Takashi Amano, the most influential aquascaper in aquarium keeping history has died. He was 61. Amano, an accomplished author and photographer, burst onto the aquarium scene in 1977 when he started keeping planted tanks with the help of injected carbon dioxide. The use of carbon dioxide helped to start new planted tanks and keep the plants thriving during their formative time in a newly planted environment. The use of carbon dioxide in planted tanks today has helped to grow the hobby tremendously.
Amano then, in the early 1980s, started working with freshwater shrimp which later became to be known as Amano shrimp. These shrimp became popular the world over thanks to the man whose love of photographing aquariums helped to propel the aquarium hobby into new directions. The shrimp, along with select species of fish, such as the Celestial pearl danio helped to change the aquascaping landscape in the eyes of many aquarists.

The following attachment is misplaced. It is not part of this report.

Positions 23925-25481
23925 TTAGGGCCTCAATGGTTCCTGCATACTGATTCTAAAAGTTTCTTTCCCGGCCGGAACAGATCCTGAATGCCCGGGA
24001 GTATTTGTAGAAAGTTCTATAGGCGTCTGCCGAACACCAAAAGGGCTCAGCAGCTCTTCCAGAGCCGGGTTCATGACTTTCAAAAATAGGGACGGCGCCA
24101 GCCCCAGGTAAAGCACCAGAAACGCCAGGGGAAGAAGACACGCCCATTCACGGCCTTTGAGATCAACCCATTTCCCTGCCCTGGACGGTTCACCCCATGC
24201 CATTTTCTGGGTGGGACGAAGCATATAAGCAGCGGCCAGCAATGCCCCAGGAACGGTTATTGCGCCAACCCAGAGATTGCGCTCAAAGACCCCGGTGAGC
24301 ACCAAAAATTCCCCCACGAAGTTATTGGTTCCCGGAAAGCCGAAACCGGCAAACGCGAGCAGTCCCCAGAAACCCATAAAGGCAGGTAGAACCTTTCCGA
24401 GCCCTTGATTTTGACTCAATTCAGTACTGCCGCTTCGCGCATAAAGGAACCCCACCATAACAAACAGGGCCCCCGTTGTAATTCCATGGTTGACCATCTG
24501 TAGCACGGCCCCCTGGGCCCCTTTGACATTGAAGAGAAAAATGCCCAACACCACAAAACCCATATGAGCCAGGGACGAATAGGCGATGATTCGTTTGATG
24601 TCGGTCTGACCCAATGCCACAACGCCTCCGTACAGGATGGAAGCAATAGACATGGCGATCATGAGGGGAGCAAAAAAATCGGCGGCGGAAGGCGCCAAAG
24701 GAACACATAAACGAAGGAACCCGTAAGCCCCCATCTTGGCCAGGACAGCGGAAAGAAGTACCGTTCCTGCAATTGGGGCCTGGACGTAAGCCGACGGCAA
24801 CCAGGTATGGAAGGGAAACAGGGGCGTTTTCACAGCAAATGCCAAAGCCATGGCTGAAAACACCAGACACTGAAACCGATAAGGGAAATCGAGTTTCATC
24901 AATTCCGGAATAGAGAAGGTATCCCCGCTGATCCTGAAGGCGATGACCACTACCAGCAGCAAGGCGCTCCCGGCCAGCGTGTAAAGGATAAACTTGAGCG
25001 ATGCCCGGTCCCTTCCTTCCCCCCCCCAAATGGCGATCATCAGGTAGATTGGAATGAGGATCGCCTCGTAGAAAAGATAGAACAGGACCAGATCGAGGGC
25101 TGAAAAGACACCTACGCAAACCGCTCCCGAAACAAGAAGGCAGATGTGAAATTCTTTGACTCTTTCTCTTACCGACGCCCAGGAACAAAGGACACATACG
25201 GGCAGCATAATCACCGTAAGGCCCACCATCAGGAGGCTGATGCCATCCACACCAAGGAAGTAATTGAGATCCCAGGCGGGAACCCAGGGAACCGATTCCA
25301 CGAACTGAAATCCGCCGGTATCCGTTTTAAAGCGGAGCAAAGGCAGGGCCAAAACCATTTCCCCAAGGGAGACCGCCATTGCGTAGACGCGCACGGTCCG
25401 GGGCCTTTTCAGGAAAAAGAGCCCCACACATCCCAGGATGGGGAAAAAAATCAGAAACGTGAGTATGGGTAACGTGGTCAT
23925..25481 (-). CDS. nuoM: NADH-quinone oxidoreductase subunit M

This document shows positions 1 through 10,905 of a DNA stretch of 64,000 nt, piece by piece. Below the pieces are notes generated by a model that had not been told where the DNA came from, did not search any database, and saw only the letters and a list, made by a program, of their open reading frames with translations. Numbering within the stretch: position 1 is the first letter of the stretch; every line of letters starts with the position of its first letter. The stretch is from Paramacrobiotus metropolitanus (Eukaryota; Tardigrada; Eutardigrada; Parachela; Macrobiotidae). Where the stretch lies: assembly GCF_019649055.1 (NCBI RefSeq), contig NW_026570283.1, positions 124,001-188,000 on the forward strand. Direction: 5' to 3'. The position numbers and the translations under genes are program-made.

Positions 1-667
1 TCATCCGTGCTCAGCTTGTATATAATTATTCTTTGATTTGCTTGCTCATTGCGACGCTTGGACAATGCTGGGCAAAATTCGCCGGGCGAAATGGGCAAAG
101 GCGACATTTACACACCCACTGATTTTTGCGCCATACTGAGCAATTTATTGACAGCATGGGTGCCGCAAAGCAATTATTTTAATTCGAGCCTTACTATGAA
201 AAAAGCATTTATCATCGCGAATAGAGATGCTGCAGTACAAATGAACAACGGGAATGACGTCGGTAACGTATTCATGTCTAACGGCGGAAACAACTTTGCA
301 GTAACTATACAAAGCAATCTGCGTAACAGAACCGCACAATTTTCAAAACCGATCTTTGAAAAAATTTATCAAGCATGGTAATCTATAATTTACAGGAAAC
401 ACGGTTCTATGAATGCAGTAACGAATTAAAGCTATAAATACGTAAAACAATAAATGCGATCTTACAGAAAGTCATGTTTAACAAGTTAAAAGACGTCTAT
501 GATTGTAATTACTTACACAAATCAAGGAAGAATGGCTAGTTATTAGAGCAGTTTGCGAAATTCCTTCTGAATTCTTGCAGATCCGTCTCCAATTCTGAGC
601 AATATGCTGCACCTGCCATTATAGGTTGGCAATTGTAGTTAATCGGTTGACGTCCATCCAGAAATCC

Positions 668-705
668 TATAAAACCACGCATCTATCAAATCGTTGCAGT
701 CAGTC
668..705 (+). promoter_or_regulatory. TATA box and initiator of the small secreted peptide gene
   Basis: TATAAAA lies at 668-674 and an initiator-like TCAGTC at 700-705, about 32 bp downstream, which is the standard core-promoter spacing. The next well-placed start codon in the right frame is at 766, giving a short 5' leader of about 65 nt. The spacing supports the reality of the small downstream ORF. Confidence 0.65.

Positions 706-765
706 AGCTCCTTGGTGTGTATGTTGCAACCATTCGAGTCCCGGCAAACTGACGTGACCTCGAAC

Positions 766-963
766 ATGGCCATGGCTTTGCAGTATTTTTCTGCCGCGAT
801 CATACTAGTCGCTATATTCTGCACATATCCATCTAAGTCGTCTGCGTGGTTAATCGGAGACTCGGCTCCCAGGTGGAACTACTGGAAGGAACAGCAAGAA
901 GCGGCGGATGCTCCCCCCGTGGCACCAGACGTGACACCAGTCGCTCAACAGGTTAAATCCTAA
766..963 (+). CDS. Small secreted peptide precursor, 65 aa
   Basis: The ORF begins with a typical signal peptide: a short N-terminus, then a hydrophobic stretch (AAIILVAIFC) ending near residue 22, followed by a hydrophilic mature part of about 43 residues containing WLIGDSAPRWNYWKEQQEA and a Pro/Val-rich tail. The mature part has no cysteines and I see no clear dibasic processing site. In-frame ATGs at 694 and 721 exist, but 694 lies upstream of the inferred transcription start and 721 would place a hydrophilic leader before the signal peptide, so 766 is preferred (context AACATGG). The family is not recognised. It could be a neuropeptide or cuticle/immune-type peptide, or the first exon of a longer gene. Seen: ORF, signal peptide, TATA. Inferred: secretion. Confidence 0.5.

Amano was called a portrait painter who used the aquarium as his canvas. His creations were always spectacular, introducing concepts such as zen rock formations and Wabi-sabi to the hobby. These ways of arranging plants in an aquarium became the standard in which hobbyists plied their craft. Amano called these works “nature aquariums” lush interpretations of river walks, creek beds, lakes, and other green and lush aquascapes.
Amano authored several books on the aquascaping hobby, including Nature Aquarium World, and Aquarium Plant Paradise. He found Aqua Design Amano, a nature aquarium design company that builds out small tanks to tanks ranging from 2,500 to 3,500 gallons. Amano will be missed by all who enjoy the nature aquariums in their homes that he helped to inspire.